Date of Award


Document Type


Degree Name

Doctor of Philosophy (PhD)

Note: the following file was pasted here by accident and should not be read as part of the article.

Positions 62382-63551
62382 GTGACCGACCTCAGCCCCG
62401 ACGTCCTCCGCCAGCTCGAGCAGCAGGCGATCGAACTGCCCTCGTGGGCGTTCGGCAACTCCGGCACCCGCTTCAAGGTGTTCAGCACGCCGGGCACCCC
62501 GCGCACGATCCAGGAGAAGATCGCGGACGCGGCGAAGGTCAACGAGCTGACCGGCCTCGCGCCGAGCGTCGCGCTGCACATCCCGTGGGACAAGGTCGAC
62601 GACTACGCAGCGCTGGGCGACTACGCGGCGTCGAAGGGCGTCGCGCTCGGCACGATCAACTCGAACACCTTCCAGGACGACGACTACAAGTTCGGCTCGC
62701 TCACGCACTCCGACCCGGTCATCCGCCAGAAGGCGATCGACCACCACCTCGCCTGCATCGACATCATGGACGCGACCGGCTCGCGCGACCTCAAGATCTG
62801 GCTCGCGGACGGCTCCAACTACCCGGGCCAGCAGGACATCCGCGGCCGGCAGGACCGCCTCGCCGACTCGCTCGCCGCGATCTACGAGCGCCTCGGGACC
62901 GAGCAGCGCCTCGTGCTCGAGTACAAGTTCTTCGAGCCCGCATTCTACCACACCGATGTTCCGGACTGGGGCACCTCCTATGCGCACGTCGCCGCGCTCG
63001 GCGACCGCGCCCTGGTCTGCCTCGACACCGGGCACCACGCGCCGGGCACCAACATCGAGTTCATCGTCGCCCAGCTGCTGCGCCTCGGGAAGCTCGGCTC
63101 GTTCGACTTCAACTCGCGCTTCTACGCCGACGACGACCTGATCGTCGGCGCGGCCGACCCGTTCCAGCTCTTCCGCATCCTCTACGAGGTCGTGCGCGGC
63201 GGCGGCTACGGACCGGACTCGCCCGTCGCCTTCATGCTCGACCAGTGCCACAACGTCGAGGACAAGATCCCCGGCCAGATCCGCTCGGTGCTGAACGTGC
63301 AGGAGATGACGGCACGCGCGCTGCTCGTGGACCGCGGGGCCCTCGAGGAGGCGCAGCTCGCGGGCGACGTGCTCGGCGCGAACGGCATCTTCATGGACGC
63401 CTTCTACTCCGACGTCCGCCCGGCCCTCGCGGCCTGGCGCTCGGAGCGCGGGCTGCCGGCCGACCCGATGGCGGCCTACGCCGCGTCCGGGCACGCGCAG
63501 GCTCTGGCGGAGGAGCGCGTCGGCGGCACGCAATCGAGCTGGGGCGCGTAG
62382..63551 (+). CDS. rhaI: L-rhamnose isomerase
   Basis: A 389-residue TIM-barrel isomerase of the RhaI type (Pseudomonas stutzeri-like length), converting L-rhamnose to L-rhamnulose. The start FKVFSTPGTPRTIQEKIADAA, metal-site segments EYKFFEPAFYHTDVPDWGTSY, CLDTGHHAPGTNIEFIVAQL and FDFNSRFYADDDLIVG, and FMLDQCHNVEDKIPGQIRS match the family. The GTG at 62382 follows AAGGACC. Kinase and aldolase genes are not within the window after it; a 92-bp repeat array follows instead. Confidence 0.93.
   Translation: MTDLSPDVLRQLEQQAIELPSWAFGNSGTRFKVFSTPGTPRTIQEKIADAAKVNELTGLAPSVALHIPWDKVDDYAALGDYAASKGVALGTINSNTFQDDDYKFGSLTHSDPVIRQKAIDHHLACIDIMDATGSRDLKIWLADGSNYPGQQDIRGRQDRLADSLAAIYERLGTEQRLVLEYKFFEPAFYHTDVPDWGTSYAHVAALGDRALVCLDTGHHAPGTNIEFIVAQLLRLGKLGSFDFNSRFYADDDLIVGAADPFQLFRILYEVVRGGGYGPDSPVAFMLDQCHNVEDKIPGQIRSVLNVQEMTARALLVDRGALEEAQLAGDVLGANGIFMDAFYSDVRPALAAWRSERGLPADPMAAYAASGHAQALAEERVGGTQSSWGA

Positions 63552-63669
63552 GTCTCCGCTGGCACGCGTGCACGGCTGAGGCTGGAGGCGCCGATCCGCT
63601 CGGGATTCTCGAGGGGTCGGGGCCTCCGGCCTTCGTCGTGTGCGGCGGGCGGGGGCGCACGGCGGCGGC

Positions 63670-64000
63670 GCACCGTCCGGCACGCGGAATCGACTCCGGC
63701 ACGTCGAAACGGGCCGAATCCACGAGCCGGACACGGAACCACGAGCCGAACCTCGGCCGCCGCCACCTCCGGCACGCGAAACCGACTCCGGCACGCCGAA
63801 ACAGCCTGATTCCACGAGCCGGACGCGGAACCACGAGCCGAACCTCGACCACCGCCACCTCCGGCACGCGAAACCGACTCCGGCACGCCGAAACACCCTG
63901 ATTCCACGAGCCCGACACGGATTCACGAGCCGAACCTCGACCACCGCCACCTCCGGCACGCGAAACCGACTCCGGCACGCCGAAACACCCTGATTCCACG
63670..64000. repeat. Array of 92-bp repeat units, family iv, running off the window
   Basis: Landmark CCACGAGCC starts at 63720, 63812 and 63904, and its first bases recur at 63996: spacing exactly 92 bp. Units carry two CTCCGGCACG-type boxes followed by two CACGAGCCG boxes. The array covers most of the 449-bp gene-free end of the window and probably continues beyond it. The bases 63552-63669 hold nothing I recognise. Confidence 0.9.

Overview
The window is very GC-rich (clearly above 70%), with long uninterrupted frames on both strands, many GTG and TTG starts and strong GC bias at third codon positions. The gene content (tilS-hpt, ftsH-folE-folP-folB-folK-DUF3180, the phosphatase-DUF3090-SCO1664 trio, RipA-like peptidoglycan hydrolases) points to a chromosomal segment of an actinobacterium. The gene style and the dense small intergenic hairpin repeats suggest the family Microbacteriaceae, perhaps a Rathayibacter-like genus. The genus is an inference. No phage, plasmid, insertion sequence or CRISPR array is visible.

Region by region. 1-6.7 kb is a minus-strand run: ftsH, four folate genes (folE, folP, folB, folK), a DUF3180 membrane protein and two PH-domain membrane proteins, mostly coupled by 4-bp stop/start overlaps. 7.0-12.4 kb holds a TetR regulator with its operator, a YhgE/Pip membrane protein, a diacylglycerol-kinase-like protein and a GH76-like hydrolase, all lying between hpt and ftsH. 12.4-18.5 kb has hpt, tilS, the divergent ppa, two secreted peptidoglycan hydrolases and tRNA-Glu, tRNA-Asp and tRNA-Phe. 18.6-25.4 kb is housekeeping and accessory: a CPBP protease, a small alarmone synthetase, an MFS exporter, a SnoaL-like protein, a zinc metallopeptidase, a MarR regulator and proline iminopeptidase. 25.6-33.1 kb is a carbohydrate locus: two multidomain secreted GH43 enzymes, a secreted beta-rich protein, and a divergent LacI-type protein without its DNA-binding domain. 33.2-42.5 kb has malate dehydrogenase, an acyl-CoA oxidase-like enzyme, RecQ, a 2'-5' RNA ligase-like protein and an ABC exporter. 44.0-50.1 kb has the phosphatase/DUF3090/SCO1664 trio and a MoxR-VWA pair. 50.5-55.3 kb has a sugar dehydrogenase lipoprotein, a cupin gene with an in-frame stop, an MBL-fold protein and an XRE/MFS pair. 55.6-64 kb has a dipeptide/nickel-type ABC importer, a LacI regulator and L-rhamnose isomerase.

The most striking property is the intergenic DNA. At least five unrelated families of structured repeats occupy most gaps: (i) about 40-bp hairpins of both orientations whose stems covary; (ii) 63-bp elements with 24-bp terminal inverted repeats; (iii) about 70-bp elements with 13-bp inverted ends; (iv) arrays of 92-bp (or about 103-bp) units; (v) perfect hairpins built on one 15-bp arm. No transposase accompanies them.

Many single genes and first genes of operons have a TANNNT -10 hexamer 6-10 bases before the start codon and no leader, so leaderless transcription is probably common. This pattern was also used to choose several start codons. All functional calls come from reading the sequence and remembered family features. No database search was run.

As the leading port for the export of the production of the Ohio and Mississippi river valleys in the antebellum years, the port of New Orleans occupied a pivotal position in the domestic and foreign trade of the United States. The influence of that trade on United States economic growth has been a major theme in economic history. This study is based on an analysis of coastal and foreign trade statistics from a random sample of vessel manifests for the years 1821, 1826, 1837, 1846, 1855, and 1860, years that were representative of distinct trend periods in U.S. economic development. In each of these years the trade of New Orleans in general conformed to the pattern described by the cotton-staple or export-based interpretation, as opposed to the eastern-demand model, of U.S. economic development. Foreign commerce was more important to the economy of the New Orleans region than domestic commerce. Cotton accounted for a larger share of exports overseas than any other commodity, finding its largest market in the British Isles. Coffee from the Caribbean and Brazil accounted for the largest share of foreign imports. Among the four regional markets in the coastal trade--the Gulf South, South Atlantic, Middle Atlantic, and New England--the value of trade with the Middle Atlantic exceeded the value of trade with any other coastal region. In 1821, sugar accounted for the highest proportion of coastal exports. In 1826, pork was the leading coastal export. After 1826, cotton became the dominant coastal export and New England its largest market. New England and the Middle Atlantic supplied New Orleans with most of its manufactured imports. This pattern of coastal and overseas commerce indicates that economic growth within an integrated national market, served by foreign and interregional trade, was more characteristic of United States economic development in the antebellum years than trade within local or regional markets.